The Ignition Switch Could Be Stuck

If you try to turn the oven on, and you hear a clicking noise that will not stop, this is a sign that something could be wrong with the ignition switch. Over time, the ignition switch could start to degrade. As a result, your oven may not start when you ask it to.

This is similar to a gas stove making a clicking noise when you try to light the burner. Your oven behaves the same way. If you hear a continuous clicking when you try to start the oven, this is a sign that something could be wrong with the ignition switch. This is not something you should deal with on your own, as messing with an open gas line could be dangerous. 

It should also be noted, that there are two different types of ignition switches. You have the spark ignition that clicks, and the glow plug type that heats up until it triggers the gas valve to open. This ignition switch type won’t ever click.

If you believe you have a problem with the ignition switch of your oven, you need to reach out to an expert who can help you. They can figure out why the ignition switch might be damaged. Then, they can recommend a replacement for you. 

Can the Clicking Noise in an Oven Be Dangerous?

It is unlikely that the clicking noise in your oven is going to be dangerous. Instead, this is probably an indication that your oven is rotating through its normal cycles. There are situations where a clicking noise in the oven could indicate something is wrong with it. For example, you could have a problem with the ignition switch in your oven.

If you have tried to light your oven burner area several times, and it still will not light, you should not keep trying. If you keep trying to light the oven, there is a chance you will release gas into the kitchen, which could create a fire hazard. Instead, you should stop trying to light the oven. Then, reach out to an expert who can help you take a look at the other. That way, you can get the ignition switch fixed as quickly as possible.

Man using a fire extinguisher
If you have a problem with the ignition switch, then you should stop trying to light the oven because you might release gas into the kitchen that could be a fire hazard.

Will the Oven Keep Clicking if I Forget to Turn if Off?

There is a chance that your oven may start to click if you forget to turn it off. Of course, you should make sure you turn off the oven when you are done with it. This is a waste of energy, it could drive up utility bills, and it could be a fire hazard.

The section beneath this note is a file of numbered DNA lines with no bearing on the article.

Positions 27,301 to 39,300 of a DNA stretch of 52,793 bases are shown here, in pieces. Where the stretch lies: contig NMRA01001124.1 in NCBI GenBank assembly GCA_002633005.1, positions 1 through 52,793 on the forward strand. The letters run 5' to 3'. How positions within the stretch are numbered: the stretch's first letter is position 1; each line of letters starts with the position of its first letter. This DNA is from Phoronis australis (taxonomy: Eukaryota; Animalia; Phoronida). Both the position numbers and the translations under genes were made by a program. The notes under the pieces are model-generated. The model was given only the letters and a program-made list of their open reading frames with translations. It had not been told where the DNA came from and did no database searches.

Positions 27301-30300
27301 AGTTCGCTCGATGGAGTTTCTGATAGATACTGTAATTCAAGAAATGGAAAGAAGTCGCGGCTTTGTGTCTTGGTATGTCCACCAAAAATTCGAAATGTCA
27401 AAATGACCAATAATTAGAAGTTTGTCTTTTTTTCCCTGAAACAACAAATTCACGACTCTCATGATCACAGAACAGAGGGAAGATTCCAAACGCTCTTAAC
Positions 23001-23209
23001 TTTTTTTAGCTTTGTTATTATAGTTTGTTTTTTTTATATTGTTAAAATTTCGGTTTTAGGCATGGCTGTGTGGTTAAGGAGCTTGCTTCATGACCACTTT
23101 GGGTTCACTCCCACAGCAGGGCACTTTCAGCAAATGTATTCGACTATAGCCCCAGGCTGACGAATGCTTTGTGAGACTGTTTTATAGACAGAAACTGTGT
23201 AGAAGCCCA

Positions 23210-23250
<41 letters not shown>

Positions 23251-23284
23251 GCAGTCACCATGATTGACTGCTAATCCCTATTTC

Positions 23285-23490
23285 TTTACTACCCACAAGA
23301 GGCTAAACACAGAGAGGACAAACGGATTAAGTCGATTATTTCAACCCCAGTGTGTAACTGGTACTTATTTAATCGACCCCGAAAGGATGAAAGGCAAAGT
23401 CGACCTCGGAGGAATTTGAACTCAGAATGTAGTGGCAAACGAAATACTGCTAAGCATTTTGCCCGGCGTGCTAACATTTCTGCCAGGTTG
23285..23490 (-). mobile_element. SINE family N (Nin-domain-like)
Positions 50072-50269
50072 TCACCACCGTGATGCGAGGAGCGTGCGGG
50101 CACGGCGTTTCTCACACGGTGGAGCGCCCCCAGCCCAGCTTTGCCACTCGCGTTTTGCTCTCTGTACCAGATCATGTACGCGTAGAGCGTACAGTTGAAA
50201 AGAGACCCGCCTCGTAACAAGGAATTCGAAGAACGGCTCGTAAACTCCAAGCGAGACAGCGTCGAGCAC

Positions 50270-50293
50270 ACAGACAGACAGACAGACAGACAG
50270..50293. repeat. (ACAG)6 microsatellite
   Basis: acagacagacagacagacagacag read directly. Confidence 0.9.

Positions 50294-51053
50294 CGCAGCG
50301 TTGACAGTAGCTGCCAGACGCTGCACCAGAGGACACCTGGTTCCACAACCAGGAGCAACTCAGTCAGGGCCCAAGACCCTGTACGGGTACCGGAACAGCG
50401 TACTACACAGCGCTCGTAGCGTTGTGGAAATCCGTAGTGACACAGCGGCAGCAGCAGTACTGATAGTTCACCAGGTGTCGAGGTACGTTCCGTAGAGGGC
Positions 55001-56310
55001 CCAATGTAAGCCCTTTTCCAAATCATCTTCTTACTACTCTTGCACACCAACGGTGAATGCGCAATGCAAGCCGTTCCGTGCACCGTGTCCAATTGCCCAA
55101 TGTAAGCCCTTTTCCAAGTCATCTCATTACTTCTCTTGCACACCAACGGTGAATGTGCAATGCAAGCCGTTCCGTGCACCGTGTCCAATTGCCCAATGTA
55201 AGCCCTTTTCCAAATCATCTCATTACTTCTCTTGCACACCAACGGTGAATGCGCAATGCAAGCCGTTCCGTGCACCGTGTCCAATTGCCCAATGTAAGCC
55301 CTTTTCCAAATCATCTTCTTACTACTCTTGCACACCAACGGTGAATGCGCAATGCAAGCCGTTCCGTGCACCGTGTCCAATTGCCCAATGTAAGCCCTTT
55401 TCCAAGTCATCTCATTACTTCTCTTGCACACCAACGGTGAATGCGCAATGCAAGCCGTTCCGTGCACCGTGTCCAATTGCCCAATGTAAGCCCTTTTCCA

Your oven will continue to maintain the temperature it was set at if you do not turn it off. Your oven may have to cycle through several elements to maintain its current temperature. When the oven cycle through these temperatures, you may hear a clicking noise. Therefore, your oven could make a clicking noise if you forget to turn it off.

Understand What a Clicking Noise Might Mean for Your Oven

These are just a few of the most common potential causes of why your oven might be clicking. Fortunately, if you hear a clicking noise from your oven, this is unlikely to be a serious concern. Usually, this indicates that your oven is rotating through several cycles; however, it could also indicate something is wrong with your oven. 

If you hear a clicking noise and your oven is not starting, you should reach out to an expert who can help you. That way, they can figure out exactly what the problem is while also eliminating a potential safety concern. Even though you may feel like you can fix this on your own, dealing with a gas line is dangerous. That is why you should call an expert instead.

I hope you enjoy this in-depth article on why your oven might be clicking. If you would like to learn more about how your oven works, check out a few related articles below! 

Hi there! I’m Craig, and I’m the founder of Appliance Analysts. When it comes to appliances and anything electrical, I’ve always loved opening things up, figuring out how they work, and fixing them. This website is where I share free advice from myself and our experts to help our readers solve their appliance/HVAC problems and save money. Read more